Today the Financial Times is running a lead editorial titled “The Kremlin is Killing Russia’s Rule of Law.” Here are some extracts:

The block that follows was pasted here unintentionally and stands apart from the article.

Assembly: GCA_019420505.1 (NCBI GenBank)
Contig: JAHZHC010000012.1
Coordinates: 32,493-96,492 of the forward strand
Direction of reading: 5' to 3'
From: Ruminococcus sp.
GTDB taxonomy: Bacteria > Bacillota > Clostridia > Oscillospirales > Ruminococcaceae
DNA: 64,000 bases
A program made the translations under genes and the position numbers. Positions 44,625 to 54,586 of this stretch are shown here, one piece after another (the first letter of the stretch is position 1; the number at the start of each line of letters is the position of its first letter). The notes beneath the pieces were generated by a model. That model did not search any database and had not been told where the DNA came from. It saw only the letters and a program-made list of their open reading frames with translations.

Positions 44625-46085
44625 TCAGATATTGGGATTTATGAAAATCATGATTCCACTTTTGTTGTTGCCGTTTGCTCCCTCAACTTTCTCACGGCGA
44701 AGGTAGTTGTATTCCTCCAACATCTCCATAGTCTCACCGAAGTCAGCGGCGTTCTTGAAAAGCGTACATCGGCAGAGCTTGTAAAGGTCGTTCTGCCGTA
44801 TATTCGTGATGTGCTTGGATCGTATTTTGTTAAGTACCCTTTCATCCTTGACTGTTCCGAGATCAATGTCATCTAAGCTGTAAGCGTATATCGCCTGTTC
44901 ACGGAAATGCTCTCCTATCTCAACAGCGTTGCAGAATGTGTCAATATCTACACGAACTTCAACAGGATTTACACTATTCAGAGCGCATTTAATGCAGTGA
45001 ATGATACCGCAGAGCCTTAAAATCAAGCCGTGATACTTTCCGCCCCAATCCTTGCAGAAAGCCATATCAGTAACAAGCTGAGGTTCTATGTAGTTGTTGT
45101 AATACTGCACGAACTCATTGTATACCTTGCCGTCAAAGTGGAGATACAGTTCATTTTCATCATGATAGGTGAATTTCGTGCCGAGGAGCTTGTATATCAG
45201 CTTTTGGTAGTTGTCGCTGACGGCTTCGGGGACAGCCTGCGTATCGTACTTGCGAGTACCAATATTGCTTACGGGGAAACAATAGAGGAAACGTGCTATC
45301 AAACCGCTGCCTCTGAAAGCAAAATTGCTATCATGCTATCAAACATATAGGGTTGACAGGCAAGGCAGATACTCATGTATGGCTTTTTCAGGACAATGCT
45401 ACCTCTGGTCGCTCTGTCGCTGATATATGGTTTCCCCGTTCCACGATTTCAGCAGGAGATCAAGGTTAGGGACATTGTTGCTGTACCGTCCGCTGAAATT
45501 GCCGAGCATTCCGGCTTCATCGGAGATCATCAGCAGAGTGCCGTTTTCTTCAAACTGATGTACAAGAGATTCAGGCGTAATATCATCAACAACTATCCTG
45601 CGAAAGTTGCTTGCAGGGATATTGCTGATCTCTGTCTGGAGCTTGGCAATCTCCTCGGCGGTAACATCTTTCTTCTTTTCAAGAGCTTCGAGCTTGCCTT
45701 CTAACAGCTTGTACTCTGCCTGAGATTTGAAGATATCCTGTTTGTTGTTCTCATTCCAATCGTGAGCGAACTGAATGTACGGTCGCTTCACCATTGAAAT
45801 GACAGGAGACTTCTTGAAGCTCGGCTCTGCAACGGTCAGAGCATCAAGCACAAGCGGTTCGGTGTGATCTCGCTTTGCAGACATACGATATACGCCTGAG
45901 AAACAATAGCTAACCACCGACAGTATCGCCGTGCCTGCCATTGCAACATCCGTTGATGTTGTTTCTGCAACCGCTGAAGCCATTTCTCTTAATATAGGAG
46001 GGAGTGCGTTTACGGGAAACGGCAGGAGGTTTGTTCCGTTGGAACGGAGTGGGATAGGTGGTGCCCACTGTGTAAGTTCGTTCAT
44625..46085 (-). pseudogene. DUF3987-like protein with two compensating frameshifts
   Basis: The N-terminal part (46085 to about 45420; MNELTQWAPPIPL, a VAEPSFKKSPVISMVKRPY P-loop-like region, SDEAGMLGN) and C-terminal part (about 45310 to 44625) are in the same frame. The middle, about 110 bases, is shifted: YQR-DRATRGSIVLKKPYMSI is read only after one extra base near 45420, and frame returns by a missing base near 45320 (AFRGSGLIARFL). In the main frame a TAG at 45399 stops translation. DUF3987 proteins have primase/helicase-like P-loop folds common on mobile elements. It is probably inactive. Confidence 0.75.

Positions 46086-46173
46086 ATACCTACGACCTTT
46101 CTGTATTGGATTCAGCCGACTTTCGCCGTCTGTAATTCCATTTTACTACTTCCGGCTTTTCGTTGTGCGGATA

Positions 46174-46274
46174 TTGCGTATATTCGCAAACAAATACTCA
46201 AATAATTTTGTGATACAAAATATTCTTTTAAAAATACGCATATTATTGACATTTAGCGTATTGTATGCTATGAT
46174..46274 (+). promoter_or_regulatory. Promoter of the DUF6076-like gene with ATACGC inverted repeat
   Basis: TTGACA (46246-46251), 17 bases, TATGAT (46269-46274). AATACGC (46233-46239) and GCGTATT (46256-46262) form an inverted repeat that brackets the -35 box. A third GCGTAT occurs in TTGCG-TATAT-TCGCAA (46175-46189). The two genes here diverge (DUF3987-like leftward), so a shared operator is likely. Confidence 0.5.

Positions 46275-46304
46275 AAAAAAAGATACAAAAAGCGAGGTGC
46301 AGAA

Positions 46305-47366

Russian president Vladimir Putin took power in 2000 with promises of recreating a strong, law-abiding state. The killing of Alexander Litvinenko, the former spy, and a spate of other assassinations suggest Mr Putin’s Russia may well be strong – but it is far from being law-abiding. Nobody has been charged over Mr Litvinenko’s death. The range of possible suspects, including present and former security officers, businessmen and gangsters, is wide. The Kremlin bluntly denies any involvement. But Mr Putin cannot reject responsibility for contributing to the creation of a state in which assassination has become commonplace. Nor can he deny that recent targets have included Kremlin opponents such as Mr Litvinenko himself and Anna Politkovskaya, the murdered campaigning journalist – and also, quite possibly, the soft critic Yegor Gaidar, a former prime minister who this week survived what seems to have been a poisoning attempt. Other high-profile murder victims include a state news agency manager, a Chechen commander linked to the FSB security services, and a senior central bank official. Russian public life has suddenly become very dangerous. … Mr Putin would argue that in the process he has recreated the rule of law. However, this does not mean law as applied by independent courts, but law as imposed by the Kremlin. The state can resort even to gross violations of human rights without fear of legal challenge, as with the recent mass deportation of Georgian migrants. Might, not right, has triumphed. As a result, growing numbers of those with power and money feel no need to respect the law. Some seem to think they can bully their way out of any trouble – even to the extent of killing their enemies. The recent assassinations may have varying origins but there is a common thread – a settling of scores among the powerful.